Category: History

Chinatowns: A Cultural History

Eileen Chow
AMES 335/HISTORY 228/AMI 337/ICS 336
Fall 2019

Explores the intersection of space and ethnicity through the myriad ways Chinatown has circulated as memory, fantasy, narrative, myth, in the dominant cultural imagination, and how lived realities of overseas Chinese communities, Asian American history, andchanging conceptions of “Chineseness” have productively engaged with real and phantom Chinatowns. Research will emphasize multi-disciplinary approaches, such as urban history, architecture, ethnography, economics; or engagement in a creative project.

African American Women and History

Thavolia Glymph

The history of African American women in the United States. The production of discourses of gender, race, and class discrimination that evolved specifically to confront the presence of African American women first as slaves and later as free women. The ways in which prevalent ideas about race, race relations, and gender coalesced around images of the African American women and African American women’s struggles to assert independent identities. Multidisciplinary readings.

Topics in North American History

Thavolia Glymph

The department offers a series of rotating courses, covering the history and historiography of various aspects of North American History. Written work is confined to methodological, conceptual, or historiographic essays. Topics vary

Archiving and Visualizing Asia

Nayoung Aimee Kwon
Fall 2019

Engages students in the practices and theories of archiving, documenting and curating marginal histories. Hands-on research in the archives of Duke’s Rubenstein Special Collections and elsewhere. Examines histories of movements and encounters between the “West” and “Asia.” Teaches original archival research and documentary methods through guided excavations in digital, audiovisual, and material resources.Directed readings and special guest lectures guide students on how to think critically on the theories and praxis of knowledge production, collection, documentation, circulation, and consumption. Students curate projects for final research assignment.

History of Latinxs in the United States

Cecilia Marquez
Spring 2020

This introductory course will cover the social, cultural, and political histories of Latino/as in the United States from 1848to the present including the Treaty of Guadalupe Hidalgo, the Great Depression, WWI/WWII, the creation of Latino/a civil rights organizations, and the civil wars and free trade agreements of the 1980s and 1990s that have spurned so much of contemporary migration. Themes include colonialism and conquest, sexuality and gender, race and ethnicity, transnationalism and migration, social inequality and practices of resistance. This class will highlight the diversity of the Latino/a experience—focusing on the history of Afro-Latino/as, queer Latino/as, and undocumented Latino/as. Instructor: Marquez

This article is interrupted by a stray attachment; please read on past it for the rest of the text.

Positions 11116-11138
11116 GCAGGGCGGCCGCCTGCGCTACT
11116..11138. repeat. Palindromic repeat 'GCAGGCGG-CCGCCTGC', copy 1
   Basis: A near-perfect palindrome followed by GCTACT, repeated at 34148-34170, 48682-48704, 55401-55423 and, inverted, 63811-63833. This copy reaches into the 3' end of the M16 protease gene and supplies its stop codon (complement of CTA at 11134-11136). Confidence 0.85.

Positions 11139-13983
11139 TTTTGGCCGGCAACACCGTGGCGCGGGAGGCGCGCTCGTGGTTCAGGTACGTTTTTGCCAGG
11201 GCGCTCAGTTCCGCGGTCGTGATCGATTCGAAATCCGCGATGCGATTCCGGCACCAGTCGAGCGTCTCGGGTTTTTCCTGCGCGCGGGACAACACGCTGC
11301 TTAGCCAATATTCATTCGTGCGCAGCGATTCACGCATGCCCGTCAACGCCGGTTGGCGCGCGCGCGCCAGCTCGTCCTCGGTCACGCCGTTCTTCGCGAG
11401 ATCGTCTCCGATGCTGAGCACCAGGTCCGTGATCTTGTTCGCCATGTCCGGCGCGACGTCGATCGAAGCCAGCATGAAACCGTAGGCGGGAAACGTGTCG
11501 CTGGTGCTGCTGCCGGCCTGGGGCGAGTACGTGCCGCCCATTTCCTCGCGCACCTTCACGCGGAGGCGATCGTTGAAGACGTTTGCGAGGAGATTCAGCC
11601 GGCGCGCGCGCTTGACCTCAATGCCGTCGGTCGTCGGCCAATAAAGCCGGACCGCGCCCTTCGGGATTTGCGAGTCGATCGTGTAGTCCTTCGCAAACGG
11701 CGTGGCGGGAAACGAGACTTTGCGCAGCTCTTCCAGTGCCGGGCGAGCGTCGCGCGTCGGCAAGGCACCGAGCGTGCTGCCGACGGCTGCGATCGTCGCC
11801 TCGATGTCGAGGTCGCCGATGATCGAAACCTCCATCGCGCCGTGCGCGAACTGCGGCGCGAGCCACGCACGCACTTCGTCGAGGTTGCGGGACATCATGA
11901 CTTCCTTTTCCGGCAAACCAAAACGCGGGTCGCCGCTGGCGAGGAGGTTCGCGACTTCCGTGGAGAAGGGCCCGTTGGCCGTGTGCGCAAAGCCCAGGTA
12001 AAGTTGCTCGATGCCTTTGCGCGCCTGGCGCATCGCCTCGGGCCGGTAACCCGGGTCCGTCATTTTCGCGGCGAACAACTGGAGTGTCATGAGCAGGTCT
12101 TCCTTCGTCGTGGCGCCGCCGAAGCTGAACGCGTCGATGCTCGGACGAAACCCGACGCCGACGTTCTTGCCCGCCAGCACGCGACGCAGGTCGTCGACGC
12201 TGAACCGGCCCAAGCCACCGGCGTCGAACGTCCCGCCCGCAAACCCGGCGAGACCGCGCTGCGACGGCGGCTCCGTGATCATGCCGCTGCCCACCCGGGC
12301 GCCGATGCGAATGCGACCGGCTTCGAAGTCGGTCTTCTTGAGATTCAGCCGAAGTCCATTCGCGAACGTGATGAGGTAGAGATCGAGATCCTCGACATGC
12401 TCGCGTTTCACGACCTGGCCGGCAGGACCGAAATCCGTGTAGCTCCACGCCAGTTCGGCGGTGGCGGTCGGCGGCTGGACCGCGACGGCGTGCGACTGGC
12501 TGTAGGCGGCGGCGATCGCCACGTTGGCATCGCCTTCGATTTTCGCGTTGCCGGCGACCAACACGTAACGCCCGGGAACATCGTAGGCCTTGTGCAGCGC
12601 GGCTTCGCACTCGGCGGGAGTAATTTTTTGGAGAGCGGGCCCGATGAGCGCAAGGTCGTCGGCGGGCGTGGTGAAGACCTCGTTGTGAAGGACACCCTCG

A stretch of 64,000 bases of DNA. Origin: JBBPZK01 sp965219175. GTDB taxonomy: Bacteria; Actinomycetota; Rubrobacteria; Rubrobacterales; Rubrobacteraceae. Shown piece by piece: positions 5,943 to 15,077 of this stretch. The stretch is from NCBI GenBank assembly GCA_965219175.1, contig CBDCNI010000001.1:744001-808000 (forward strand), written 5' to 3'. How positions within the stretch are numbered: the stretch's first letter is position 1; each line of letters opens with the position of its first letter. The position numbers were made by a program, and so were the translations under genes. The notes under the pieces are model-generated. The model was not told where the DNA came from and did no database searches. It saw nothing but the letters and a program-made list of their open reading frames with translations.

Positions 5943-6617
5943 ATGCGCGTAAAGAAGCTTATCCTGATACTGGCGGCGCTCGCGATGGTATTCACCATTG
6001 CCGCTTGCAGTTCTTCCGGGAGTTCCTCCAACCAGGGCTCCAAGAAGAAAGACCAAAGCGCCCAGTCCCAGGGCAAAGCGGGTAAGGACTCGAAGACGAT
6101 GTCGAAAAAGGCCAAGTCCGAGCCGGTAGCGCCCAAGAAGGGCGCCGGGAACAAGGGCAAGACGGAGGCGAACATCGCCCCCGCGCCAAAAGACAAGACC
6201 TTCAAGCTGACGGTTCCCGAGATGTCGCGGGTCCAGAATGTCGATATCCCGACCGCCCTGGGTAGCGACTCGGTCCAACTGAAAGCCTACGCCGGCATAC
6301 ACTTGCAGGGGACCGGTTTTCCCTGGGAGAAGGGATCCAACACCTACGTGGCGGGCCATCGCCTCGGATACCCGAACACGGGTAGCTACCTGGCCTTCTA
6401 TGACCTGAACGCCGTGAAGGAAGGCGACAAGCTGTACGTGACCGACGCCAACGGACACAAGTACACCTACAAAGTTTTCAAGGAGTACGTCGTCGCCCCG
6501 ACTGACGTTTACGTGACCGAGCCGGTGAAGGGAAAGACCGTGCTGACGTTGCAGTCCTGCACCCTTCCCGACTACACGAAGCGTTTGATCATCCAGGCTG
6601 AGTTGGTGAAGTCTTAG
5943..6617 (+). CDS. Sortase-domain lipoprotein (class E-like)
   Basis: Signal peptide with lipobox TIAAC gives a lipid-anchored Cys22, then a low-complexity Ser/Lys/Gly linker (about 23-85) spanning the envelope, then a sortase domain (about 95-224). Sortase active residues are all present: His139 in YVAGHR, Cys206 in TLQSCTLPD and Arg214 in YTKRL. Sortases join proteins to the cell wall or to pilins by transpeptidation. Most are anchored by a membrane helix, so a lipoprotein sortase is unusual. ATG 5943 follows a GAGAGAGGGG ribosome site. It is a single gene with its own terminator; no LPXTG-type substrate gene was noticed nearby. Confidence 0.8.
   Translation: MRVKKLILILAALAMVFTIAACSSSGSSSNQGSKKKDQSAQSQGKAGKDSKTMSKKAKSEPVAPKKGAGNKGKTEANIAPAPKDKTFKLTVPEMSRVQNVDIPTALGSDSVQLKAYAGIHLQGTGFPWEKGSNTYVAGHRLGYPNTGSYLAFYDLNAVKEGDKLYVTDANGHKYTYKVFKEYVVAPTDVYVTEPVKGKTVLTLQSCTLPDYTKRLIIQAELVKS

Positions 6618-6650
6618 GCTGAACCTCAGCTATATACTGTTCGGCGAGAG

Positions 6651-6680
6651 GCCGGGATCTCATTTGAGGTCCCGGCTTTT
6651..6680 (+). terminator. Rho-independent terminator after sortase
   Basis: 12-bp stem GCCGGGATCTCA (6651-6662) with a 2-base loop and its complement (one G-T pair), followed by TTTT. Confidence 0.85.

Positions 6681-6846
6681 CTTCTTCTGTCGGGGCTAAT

Immigrant Dreams/US Realities

Gunther Peck
Fall 2018

Immigrants and immigration policy in the United States from 1850 to the present, with focus on origins and power of immigrant exclusion during three waves of migration: Northern European and Asian migrations between 1850 and 1880, Eastern European, Latin American, and Asian migrations, 1880-1920, and Latin American, African, and Asian migrations, post 1965. Immigrant roles in shaping policy debates, citizenship rights, labor movements, and American culture, past and present.

Historicizing Whiteness

Gunther Peck
Fall 2016

Examines origins, historical development, and consequences of white racial identity, from the 17th century to the present, beginning with the emergence of white racial grammar among trafficked white servants and so-called “white slaves” to the creation of racialized rights and privileges for white people in Great Britain and the United States in the 19th, 20th, and 21st centuries.

Gateway Seminar: Civil Rights and Asian Americans

Sucheta Mazumdar (Course also taught by Susan Bramley Thananopavarn in Writing Program)
Spring 2020

Study of crucial legal and political moments in the struggle for equal civil rights of minorities, beginning with the laws of Chinese Exclusion, the struggle to define who was “White,” the Asian Immigration Exclusion Acts, the relationships of Asians and African Americans and the struggle for equal schooling in the American South, the Japanese Concentration camps, the Redress and Reparations Civil Rights struggle, and the involvement of Asians Americans in the African American-led Civil Rights Movement in the 1960s, including working with Martin Luther King and Malcolm X, and Asian Americans in the anti-sweatshop unionization movement.

Introduction to Public History (UNC)

Anne Mitchell Whisnant
History 671
Spring 2020

This course introduces selected topics in the history, theory, and practice of public history.Public history encompasses historical work that is conducted or encountered in public settings; is fundamentally engaged with public audiences or communities; addresses itself explicitly to current public issues or problems; or mediates between the specialized knowledge of professional historians and the historically-oriented preferences, expectations, and needs of various publics. In past years, this course has included student work on collaborative digital projects focused on histories of the UNC campus and the campus at East Carolina University. See “Names in Brick and Stone: Histories from UNC’s Built Landscape” at

History of Inequality

Adam Edward Hollowell, William A. Darity Jr.
Spring 2021

This course familiarizes students with the field of Inequality Studies through examination of the causes and consequences of social inequality throughout history. It addresses theories of group and sub-group social stratification and ways that disparity operates across multiple axes of stigmatized identities.

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